THE ART OF ALICE & MARTIN PROVENSEN
By Alice and Martin Provensen
With essays by Leonard Marcus, Robert Gottlieb and Karen Provensen Mitchell
THE PROVENSEN BOOK OF FAIRY TALES
Compiled and illustrated by Alice and Martin Provensen
Twelve days ago, my house burned down. I had heard what I thought was a small hand crumpling a piece of paper and tried to go back to sleep, but the sound grew louder. I followed the sound to the bathroom and looked up. Small, orange flames crackled inside the exhaust fan like brittle thorns. I woke my husband up and he tried to put the fire out with a fire extinguisher. We didn’t know this yet but flames were already spreading across the attic. When the smoke dawned on us, my sons, husband and I fled with our dog and two cats. We left everything so we could take ourselves.
After the fire, I wandered through the house my family and I have lived in for 14 years and plucked (as if off a dead tree) what remained: a spatula, a mezuzah, a singed bag of gemstones I had bought my son Eli for Hanukkah.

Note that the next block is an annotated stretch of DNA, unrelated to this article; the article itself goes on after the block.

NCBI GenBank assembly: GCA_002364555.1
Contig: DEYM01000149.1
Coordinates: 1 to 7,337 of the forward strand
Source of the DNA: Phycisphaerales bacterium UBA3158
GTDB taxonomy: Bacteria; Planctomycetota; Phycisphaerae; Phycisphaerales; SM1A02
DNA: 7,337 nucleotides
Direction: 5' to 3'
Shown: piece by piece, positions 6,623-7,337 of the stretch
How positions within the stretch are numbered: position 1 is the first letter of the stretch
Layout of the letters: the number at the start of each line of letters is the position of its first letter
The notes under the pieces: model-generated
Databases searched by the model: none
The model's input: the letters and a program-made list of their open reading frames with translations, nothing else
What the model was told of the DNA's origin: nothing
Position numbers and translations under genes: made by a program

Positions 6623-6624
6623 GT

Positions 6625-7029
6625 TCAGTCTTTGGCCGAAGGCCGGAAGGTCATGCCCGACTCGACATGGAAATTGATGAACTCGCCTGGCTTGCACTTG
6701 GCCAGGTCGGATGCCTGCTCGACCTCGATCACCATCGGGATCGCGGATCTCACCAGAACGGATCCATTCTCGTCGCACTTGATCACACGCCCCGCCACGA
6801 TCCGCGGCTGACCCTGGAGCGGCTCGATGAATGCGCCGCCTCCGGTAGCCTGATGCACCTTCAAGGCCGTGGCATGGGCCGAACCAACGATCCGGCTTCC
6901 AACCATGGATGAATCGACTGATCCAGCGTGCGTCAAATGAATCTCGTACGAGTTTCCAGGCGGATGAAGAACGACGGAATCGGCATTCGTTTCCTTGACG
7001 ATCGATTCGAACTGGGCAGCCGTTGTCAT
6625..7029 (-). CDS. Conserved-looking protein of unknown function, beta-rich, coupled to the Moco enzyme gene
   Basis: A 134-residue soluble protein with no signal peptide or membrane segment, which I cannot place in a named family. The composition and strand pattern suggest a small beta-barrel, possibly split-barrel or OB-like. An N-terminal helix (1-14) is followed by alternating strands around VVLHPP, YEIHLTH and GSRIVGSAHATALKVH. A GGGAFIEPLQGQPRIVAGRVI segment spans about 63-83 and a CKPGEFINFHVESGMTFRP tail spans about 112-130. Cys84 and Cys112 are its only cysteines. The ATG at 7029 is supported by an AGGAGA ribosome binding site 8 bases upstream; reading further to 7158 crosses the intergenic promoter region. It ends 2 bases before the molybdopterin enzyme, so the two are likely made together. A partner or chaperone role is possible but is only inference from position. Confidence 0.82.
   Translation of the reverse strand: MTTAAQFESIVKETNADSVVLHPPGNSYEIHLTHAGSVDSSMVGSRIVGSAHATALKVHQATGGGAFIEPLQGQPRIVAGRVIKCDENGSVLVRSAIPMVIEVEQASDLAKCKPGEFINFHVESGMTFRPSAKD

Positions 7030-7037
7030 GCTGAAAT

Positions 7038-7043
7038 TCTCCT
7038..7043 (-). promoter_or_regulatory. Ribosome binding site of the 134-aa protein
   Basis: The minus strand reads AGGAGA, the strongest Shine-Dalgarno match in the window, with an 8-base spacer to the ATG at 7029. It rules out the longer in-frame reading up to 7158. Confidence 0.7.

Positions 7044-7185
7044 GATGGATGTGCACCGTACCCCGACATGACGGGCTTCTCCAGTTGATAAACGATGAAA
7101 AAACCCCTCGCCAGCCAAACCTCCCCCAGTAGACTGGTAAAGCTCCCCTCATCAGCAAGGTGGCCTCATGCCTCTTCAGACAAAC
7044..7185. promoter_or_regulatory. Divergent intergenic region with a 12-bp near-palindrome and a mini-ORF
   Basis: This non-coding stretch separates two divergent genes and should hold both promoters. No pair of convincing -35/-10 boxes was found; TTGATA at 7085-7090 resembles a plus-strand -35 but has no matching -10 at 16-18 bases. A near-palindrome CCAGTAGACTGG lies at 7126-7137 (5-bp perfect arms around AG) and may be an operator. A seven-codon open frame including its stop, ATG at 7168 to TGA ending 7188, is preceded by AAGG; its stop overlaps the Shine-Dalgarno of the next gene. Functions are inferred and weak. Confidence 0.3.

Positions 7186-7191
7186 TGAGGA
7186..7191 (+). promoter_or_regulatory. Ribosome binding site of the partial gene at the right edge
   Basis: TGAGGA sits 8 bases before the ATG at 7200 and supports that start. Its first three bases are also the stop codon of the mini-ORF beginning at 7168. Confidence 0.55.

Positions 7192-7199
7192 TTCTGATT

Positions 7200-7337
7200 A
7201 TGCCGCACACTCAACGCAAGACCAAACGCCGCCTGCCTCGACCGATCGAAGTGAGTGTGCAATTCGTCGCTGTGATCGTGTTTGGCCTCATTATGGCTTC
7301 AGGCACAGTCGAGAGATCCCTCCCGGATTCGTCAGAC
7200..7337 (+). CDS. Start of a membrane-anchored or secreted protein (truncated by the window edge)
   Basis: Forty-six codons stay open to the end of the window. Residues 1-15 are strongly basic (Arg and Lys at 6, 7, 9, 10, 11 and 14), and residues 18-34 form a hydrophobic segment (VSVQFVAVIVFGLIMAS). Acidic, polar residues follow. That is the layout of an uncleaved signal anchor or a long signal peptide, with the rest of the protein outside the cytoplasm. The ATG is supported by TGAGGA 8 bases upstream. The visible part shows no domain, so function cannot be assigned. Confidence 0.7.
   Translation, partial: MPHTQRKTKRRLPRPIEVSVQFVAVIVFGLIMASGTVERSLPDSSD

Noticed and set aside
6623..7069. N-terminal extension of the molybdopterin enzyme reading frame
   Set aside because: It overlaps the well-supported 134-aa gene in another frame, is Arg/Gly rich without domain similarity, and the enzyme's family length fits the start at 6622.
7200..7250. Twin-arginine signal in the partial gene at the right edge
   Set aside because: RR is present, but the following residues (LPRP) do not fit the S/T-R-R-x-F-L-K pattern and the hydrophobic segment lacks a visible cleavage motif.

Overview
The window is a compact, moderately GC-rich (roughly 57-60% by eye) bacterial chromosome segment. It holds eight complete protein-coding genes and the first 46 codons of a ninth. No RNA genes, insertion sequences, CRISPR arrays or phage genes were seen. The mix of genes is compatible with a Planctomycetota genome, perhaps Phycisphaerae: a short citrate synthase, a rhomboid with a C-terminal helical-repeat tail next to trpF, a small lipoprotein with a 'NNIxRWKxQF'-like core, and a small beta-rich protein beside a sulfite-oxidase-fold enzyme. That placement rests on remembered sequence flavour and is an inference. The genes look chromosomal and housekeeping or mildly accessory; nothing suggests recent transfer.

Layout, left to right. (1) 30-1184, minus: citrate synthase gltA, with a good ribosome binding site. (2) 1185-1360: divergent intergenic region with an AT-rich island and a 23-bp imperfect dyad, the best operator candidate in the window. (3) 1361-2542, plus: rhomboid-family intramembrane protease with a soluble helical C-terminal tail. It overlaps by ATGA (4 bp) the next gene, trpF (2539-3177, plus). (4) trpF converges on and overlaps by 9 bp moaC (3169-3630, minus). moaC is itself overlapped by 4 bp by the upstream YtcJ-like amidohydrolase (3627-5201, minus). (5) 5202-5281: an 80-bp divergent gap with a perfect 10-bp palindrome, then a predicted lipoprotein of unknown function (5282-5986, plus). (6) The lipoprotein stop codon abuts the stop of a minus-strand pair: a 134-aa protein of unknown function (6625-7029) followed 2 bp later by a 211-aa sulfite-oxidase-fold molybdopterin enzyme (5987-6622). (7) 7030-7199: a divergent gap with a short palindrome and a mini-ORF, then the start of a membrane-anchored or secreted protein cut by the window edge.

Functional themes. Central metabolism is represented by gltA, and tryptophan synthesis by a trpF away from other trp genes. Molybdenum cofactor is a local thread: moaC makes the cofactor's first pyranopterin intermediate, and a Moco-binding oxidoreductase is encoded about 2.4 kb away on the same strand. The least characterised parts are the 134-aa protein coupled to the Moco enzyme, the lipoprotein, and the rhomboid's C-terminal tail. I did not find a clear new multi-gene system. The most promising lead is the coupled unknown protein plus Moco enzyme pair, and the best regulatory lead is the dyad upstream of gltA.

For the last 12 days, I have been searching for what’s salvageable. Two survivors include “The Art of Alice & Martin Provensen” and “The Provensen Book of Fairy Tales,” because I had just started writing about them and for some reason left them in the part of our kitchen that didn’t burn, though I meant to take them to my office, where they surely would have turned to ash.
The last 70 pages of “The Art of Alice & Martin Provensen” have thickened due to water damage, but wear on a monograph as stunning as this one strangely makes sense, because even undamaged it feels rescued from a fairy tale sea or an enchanted castle flooded by a spell. Its contents include never-before-seen paintings that look as if they too had dodged if not ruin then being forgotten — as well as family photos, sketchbooks, memorabilia, speeches and personal appreciations that document the life and work of a couple whom you might think you don’t know. But you do.
Together, from the late 1940s to the late 1980s, they created more than 40 children’s books, in a style that flutters from primitive Americana to Impressionism to Expressionism without ever quite landing on any one of them. They won the Caldecott Medal in 1984 (for “The Glorious Flight,” a picture book about the aviator Louis Blériot, who flew across the English Channel 18 years before Lindbergh flew across the Atlantic) and The Times’s Best Illustrated Children’s Books Award seven times between 1952 and 1978.
Even if you didn’t read their books as a child, you may recognize their anthropomorphic fox in his handsome blue vest and neckerchief, their smiling lions, their bears in …….